The IRS mandates that individuals of a certain age must begin withdrawing a minimum amount from their retirement accounts each year. This is known as the Required Minimum Distribution, or RMD.

How We Calculate Your RMD:

  1. Find Your Age Factor: According to the IRS Uniform Lifetime Table, the factor for someone who is 74 years old and married with a younger spouse is 25.3.
  2. Use Your Account Balance: Your account balance as of December 31st last year is $750,000.

Here’s the simple formula to calculate your RMD:

RMD = Account Balance / Age Factor

Now, let’s plug in your numbers:

RMD = $750,000 / 25.3

Doing the math gives us:

RMD = $29,644.27

This means for this year, you’ll need to withdraw $29,644.27 from your retirement account. This ensures you comply with IRS regulations while starting to use your retirement savings.

Why is this important?

Understanding your RMD helps you plan your finances effectively, ensuring you withdraw the correct amount to avoid any penalties. If you have any questions or need personalized advice, it’s always a good idea to consult with a financial advisor.

Scenario 2: 74 Year old Non-Married $750,000 IRA Account Value

Managing your retirement accounts can be simplified with a clear understanding of your Required Minimum Distribution (RMD). Let’s walk through how your RMD is calculated using a straightforward approach.

Your Details:

  • Your Date of Birth: December 4, 1949
  • Your Age: 74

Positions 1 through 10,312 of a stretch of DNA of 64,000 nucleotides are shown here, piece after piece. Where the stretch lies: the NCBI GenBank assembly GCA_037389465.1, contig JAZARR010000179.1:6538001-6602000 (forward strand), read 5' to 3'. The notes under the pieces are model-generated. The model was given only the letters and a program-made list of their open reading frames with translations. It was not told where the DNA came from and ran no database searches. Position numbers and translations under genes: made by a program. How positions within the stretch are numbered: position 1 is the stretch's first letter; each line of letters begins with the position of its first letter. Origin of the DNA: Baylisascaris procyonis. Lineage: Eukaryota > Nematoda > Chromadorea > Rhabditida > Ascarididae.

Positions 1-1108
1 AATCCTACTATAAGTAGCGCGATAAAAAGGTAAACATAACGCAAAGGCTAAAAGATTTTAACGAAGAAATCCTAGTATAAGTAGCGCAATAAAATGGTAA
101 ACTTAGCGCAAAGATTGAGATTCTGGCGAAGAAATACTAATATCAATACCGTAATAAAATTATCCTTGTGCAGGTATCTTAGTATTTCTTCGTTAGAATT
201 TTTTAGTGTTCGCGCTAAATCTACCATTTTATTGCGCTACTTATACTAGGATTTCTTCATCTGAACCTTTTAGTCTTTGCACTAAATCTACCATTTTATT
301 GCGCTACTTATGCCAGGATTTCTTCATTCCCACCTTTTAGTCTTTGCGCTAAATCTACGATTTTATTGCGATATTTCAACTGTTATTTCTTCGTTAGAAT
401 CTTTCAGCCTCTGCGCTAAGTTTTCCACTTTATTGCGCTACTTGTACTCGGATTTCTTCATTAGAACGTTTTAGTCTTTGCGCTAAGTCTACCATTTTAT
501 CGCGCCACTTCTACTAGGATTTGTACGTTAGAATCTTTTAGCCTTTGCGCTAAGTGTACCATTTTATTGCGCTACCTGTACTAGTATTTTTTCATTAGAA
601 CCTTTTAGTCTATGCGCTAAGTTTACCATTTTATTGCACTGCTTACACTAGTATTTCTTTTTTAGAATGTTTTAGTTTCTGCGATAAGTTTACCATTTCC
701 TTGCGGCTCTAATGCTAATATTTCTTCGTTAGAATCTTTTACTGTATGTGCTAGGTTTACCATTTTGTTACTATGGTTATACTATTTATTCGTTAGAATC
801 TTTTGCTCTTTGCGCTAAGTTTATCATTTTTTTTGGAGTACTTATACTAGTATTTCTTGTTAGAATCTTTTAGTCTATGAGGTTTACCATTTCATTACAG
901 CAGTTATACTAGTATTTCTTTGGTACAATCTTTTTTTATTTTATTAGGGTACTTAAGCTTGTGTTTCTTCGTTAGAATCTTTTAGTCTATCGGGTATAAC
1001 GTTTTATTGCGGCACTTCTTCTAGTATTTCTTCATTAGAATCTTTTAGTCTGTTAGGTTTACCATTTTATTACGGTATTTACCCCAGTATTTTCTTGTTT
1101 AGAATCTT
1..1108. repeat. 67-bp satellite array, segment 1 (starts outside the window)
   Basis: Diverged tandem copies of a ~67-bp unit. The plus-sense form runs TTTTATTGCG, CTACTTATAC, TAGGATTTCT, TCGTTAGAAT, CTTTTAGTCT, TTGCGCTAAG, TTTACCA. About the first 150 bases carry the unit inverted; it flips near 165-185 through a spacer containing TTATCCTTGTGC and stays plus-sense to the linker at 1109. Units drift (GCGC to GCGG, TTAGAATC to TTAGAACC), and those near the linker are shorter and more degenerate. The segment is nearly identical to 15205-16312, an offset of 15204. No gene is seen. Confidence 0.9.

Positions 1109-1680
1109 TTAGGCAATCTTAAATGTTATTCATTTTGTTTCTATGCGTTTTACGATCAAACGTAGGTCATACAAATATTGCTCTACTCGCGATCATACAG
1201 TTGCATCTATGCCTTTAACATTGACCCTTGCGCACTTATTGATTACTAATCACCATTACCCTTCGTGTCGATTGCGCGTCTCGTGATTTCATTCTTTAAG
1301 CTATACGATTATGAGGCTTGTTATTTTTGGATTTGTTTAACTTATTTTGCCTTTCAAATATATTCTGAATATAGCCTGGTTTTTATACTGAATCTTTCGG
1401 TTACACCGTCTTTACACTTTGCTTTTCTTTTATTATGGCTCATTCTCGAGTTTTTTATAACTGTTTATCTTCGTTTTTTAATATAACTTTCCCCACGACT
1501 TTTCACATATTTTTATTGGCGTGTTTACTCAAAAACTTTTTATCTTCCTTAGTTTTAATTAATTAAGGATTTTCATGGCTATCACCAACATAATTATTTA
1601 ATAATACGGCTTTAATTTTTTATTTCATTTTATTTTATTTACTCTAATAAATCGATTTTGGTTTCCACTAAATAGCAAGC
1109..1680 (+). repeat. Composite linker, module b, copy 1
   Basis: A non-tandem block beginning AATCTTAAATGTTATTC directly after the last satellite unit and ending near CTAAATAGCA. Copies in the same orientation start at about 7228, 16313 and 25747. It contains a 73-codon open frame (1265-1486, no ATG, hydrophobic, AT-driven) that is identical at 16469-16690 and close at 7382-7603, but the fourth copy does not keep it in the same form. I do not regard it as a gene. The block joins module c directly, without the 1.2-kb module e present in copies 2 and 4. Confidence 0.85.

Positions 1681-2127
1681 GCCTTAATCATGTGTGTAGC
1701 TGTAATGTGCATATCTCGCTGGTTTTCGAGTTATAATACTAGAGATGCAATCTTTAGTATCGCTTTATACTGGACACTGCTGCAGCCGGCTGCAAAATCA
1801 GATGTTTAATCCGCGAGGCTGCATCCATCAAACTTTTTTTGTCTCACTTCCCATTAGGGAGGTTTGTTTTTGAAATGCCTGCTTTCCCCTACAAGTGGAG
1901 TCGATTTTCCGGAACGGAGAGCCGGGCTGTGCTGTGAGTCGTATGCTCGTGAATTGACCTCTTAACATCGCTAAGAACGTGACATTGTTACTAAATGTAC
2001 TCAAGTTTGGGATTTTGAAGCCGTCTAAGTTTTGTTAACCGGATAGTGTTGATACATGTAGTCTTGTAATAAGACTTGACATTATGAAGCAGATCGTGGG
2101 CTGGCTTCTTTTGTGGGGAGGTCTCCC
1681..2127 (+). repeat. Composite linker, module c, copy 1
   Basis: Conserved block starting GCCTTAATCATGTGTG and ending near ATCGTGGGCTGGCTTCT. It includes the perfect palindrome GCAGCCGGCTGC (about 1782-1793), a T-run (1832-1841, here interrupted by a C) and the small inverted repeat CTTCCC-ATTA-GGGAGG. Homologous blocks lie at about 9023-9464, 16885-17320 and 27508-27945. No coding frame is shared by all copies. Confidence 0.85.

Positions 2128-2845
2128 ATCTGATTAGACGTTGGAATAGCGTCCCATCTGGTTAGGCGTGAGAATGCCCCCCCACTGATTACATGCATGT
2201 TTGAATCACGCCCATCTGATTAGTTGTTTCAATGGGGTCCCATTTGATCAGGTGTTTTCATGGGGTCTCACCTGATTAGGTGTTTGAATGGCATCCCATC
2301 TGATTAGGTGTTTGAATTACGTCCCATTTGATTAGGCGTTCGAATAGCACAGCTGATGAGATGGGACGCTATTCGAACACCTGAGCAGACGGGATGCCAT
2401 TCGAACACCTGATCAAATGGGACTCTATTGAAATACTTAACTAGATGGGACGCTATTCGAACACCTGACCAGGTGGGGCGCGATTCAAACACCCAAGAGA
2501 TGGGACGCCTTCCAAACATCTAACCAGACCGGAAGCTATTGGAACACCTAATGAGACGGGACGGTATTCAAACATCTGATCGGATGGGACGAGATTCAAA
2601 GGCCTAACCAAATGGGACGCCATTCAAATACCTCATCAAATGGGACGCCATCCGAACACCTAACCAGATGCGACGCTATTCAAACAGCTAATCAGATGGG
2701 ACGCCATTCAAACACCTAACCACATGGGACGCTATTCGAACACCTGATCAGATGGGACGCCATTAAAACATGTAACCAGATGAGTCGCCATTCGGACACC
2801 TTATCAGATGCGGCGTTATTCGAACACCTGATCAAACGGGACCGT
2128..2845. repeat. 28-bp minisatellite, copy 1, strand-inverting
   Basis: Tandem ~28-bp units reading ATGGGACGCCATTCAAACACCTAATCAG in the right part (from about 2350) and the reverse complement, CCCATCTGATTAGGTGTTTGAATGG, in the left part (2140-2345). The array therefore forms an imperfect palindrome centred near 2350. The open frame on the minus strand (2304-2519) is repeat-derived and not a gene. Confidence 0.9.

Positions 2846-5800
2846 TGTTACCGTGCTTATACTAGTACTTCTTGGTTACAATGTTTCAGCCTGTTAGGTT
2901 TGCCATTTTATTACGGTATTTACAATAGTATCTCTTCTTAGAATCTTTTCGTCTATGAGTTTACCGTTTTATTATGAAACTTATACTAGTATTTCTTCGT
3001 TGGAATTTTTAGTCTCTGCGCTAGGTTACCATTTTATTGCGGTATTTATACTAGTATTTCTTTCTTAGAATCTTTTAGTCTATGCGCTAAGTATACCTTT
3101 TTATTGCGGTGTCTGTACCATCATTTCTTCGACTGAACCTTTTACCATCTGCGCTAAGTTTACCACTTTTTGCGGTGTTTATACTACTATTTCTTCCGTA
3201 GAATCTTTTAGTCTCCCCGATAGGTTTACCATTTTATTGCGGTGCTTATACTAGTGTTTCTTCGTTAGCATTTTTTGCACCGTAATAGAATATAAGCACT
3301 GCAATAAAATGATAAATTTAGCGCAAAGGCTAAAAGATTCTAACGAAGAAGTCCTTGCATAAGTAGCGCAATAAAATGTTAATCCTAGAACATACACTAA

• Marital Status: Not Married
  • Account Balance as of December 31 last year: $750,000

The IRS requires individuals of a certain age to withdraw a minimum amount from their retirement accounts each year, known as the Required Minimum Distribution, or RMD.

How We Calculate Your RMD:

  1. Find Your Age Factor: According to the IRS Uniform Lifetime Table, the factor for someone who is 74 years old and not married is 24.6.
  2. Use Your Account Balance: Your account balance as of December 31st last year is $750,000.

Here’s the simple formula to calculate your RMD:

RMD = Account Balance / Age Factor

Now, let’s plug in your numbers:

RMD = $750,000 / 24.6

Doing the math gives us:

RMD = $30,487.80

This means for this year, you’ll need to withdraw $30,487.80 from your retirement account. This ensures you comply with IRS regulations while starting to use your retirement savings.

Why is this important?

Understanding your RMD helps you plan your finances effectively, ensuring you withdraw the correct amount to avoid any penalties. If you have any questions or need personalized advice, it’s always a good idea to consult with a financial advisor.

RMD FAQs
What types of retirement plans require RMDs?